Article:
In the Age of COVID-19, Don’t Overlook the Gifted Student

By Todd Stanley

Even before this massive school shutdown, some schools and teachers were finding difficulties in coming up with ways to challenge their gifted students. We cannot overlook these students in the virtual classroom either. Here are five things teachers can do to meet the needs of gifted children in a virtual classroom:

1. Don’t just give them more work, make sure there are options for those who are ready for a challenge

One solution a lot of teachers go to is simply giving gifted students more work. “You got that done more quickly than the rest of the class, here are some more of these problems for you to work on to keep you occupied.” When posting an assignment virtually, are there options for increasing levels of challenge? For example, if you assign math problems, give them the five most difficult first. If students can answer those with no problem, rather than making them do 15 more problems of the same ilk, give them a new set of more challenging problems or allow them to create their own problems for others to solve.

2. Find ways to encourage them to enrich themselves

When gifted students do finish early, you would normally have things placed in the room for them to challenge themselves with, whether it be brain teasers, STEM corners, or games. You have to be more inventive in the virtual classroom but you can put things out there that will allow students to enrich themselves. I have created enrichment videos which I send out to the teachers in my district that they can use as an option for students. Teachers provide a link to the video in their Google Classroom and students can decide whether they want to take the challenge on or not. You can find these enrichment videos at www.thegiftedguy.com/enrichment. Other enrichment suggestions can be as simple as providing a link to an interesting online game, providing a reading list with above grade-level choices, or suggesting they learn a new hobby.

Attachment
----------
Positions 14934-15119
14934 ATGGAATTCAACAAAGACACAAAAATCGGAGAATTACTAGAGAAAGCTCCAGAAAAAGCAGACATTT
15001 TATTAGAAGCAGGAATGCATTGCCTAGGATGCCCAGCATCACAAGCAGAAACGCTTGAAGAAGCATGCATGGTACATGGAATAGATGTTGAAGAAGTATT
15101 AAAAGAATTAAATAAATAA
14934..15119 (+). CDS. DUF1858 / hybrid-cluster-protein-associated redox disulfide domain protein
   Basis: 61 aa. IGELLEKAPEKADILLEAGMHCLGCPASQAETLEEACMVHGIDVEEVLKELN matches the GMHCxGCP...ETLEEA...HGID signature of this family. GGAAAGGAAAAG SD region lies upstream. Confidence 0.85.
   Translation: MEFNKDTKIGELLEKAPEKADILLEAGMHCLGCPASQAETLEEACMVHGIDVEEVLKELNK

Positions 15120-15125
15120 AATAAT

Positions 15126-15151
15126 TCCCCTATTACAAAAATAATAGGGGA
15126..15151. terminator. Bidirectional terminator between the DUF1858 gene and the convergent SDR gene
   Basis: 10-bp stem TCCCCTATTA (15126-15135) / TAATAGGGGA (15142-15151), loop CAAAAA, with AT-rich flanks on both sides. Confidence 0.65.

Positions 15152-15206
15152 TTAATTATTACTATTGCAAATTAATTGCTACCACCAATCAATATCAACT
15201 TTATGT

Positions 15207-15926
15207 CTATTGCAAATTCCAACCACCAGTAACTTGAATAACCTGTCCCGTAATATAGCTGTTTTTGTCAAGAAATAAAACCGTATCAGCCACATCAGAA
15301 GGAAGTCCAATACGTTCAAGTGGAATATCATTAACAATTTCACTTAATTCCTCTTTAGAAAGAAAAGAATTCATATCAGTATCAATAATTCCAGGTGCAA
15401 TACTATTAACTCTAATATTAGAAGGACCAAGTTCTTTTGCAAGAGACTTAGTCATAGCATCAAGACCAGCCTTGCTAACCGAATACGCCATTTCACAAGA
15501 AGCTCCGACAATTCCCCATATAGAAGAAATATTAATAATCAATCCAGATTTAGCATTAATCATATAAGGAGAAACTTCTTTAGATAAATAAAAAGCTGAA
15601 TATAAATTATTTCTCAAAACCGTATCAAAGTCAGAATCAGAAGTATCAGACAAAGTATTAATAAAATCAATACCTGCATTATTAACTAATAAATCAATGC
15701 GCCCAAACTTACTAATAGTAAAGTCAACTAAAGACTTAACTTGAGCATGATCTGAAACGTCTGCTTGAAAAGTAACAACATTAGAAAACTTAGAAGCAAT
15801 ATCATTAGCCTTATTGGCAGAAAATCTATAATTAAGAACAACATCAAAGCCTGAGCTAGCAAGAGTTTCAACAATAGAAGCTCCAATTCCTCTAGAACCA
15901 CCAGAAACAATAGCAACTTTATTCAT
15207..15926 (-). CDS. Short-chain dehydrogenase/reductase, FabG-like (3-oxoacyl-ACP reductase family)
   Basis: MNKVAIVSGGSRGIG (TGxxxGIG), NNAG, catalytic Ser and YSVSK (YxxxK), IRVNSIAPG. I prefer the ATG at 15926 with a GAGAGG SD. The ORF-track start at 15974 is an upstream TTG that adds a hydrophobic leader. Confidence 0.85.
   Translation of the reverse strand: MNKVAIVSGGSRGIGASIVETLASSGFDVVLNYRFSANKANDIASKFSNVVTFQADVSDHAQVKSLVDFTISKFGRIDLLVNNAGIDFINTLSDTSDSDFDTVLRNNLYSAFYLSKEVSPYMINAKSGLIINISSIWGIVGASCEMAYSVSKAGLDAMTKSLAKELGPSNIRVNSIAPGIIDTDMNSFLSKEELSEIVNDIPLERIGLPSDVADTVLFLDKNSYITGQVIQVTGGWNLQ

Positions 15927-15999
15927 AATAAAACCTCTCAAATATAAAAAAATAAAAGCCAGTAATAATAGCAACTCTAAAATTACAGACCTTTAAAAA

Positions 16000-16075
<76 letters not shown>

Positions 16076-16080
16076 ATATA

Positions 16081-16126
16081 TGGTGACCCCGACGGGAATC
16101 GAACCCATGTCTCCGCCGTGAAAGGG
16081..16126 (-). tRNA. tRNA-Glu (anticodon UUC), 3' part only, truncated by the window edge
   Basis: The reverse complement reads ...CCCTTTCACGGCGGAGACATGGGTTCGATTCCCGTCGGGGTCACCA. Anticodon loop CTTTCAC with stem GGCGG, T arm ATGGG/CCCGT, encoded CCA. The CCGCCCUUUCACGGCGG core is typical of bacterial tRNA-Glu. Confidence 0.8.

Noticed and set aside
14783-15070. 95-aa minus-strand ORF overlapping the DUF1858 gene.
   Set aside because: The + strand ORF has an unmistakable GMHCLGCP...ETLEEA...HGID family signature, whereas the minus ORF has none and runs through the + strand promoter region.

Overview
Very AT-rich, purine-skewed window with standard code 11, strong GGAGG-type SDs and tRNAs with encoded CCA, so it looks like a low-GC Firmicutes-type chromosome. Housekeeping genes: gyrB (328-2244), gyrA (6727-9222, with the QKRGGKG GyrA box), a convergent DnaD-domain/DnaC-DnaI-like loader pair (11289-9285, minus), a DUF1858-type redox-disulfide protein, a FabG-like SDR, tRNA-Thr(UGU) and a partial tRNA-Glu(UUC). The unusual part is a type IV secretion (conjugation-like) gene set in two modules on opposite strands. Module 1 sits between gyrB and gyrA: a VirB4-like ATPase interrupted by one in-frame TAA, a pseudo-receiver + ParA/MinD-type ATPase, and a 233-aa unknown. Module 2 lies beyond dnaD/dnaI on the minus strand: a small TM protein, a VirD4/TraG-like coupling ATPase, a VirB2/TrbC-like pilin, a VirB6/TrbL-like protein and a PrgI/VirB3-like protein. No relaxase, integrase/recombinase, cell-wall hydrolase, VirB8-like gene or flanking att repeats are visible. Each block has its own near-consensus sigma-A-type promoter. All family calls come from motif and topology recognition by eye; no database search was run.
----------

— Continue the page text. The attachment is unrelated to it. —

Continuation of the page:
3. Stop putting ceilings on work

One thing you can do to allow for differentiation to happen organically is to give students assignments without a ceiling. An easy way to do this is to ask questions that do not have a definitive answer. Here is an example of a close-ended question:

Who were the major nations involved in World War II?

This is definitely something that has a correct answer and once students have answered it, there is really no place to go with it. What if instead you asked the question like this:

What if the Russians had sided with the Axis forces and/or the Japanese had instead sided with the Allies? How would this have changed the dynamics of World War II?

Students can take the same information you were asking them to provide, but use it to imagine all sorts of possibilities. There would definitely not be one single answer but students would have to use facts and logic in making their decisions. Students get to use both their lower level thinking of recalling the information needed to back their decisions, while also getting to use their higher-level thinking of creativity to imagine the possibilities.

You can open up the ceiling on other assignments, whether it be math problems:

      Close-ended: What does 2 + 2 equal

     Open-ended: Is there a time when 2 + 2 does not equal 4?

Or writing prompts for ELA:

      Close-ended: What was the setting of the story for The Great Gatsby?

Open-ended: How might The Great Gatsby be different had it not been set during the roaring twenties, or if it took place in another country?

4. Have students work on projects